Phot by ErinNekervis (Flickr)

Photo by ErinNekervis (Flickr)

I’ll be honest I don’t really buy into the generational difference thing. I mean, there are obvious differences between Baby Boomers and Gen Xers and Millenials—I’m thinking of things like “age” as pretty blatant indicators of where one falls in the generational demographics of the day. Culturally, the line gets a little fuzzier. A selfish predisposition to destroying the world because it suits you at the moment will reveal you as a Baby Boomer every time, sure. But culture is shifting for all of us, and such is the power of this tide that we’re all getting caught up in it whether we like it or not. My own mother responded to a text message from me just to say, “U know I h8 2 txt,” which pretty much sums it all up, as far as I’m concerned.

In researching this piece, I stumbled upon one of those fun quiz thingies over at the Pew Research Center’s website. Titled “How Millennial are You?”, the quiz aims to judge your milleniality using hardcore scientific propositions such as how you consume media or view the impact interracial marriages on society. Apparently, scientific propositions are now based wholly on whatever Aziz Ansari’s latest stand-up set is about. According to their criteria, I’m more millennial than Millennials. I scored an 89/100 on their scale, where the average Millennial is situated right at 73 (coincidentally, the same digits as my birth year, w00t!). So you may ask yourself, Why is he bringing all this up? I’ll direct you back to the first sentence, where I said I don’t really buy into the whole generational difference thing.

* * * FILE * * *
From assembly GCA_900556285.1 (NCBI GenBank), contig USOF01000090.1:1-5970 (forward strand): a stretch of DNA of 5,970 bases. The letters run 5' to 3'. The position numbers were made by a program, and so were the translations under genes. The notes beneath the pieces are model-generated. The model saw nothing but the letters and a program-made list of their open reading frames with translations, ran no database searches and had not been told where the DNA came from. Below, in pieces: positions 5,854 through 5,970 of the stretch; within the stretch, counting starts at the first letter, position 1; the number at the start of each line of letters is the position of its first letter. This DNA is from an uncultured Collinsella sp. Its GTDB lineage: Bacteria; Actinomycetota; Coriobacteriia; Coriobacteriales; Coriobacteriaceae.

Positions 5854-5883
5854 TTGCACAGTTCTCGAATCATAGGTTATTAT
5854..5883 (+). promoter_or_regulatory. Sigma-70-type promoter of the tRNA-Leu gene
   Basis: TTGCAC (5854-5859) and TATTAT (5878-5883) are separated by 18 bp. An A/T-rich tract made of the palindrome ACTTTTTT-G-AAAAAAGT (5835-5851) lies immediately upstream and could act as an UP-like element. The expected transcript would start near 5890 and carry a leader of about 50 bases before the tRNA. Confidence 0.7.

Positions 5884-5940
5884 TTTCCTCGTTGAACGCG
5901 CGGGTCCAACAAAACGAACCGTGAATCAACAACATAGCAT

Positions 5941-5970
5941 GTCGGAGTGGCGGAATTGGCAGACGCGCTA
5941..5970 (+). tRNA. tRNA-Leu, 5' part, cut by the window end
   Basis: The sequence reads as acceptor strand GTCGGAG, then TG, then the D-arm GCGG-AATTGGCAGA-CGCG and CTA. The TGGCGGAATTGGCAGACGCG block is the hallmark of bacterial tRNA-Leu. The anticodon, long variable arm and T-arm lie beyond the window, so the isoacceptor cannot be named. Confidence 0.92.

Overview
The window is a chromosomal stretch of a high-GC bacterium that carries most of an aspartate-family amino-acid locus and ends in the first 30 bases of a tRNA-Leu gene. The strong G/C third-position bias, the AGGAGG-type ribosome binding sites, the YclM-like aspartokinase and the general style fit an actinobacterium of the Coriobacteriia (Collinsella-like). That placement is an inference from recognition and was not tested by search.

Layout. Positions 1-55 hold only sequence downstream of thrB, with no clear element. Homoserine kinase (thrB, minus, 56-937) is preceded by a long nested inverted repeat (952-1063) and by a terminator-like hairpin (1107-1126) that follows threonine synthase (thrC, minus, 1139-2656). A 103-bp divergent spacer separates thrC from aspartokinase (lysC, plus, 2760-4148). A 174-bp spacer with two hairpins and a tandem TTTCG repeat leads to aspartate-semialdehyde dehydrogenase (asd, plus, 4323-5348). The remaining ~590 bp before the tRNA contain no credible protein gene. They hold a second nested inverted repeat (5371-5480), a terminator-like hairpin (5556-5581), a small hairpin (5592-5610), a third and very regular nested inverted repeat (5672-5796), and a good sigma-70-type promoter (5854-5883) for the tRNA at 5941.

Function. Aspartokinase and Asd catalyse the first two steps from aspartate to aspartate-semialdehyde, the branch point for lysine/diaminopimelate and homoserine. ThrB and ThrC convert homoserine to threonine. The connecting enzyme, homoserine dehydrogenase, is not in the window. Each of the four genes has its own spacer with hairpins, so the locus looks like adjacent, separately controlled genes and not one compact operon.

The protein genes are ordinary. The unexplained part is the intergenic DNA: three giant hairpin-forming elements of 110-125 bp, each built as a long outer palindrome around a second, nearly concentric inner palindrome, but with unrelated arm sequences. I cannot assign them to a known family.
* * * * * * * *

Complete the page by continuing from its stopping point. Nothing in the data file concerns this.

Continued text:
Photo by Hartwig HKD (Flickr)

Photo by Hartwig HKD (Flickr)

And that goes double for when we’re talking about something like keeping your employees engaged. We’re all people, flesh and blood and failures and successes, and we all have our faces stuck in our smartphones, regardless of age. Ultimately, though, that means we all—more or less—want the same things out of our jobs. If we’re going to be spending half our waking hours dedicated to whatever our chosen profession is, we’d basically like it to not suck. That said, there is one thing about your Millennial employees that detached Gen Xers and soon-to-be retired Baby Boomers don’t have, and that’s a general sense of possibility. It’s not that that’s a mindset particular to their generation: it’s just that they’re still young and waiting to see what comes next. Those of us in our 40’s and beyond are, for the most part, living the life we’re going to live and that’s that.

But your Millennial employees are just starting out—the likelihood is that they view their job with you as a stepping stone to somewhere or something else. Especially in retail or hospitality, there are going to be higher numbers of employees who are just trying to make ends meet while planning their next big move. You know this. They know this. They know you know this. But whether you’re employing a full-time, career-oriented manager or an entry level and probably temporary hourly employee, your approach should be the same for each. Namely, that you can’t run your business without your employees—that is, after all, why you chose to redirect some revenue that could’ve been yours over to them—and it’s in your best interests to keep them engaged and ensure that they feel a part of something.  In a post over at Hospitality Times uncredited to any human, the anonymous author spoke with a few Chief HR Officers of major companies to ask their strategy on keeping the youngest among them interested in the culture and direction of their employers. They all recommend strategies that could really be applicable to any age group but are valuable nonetheless.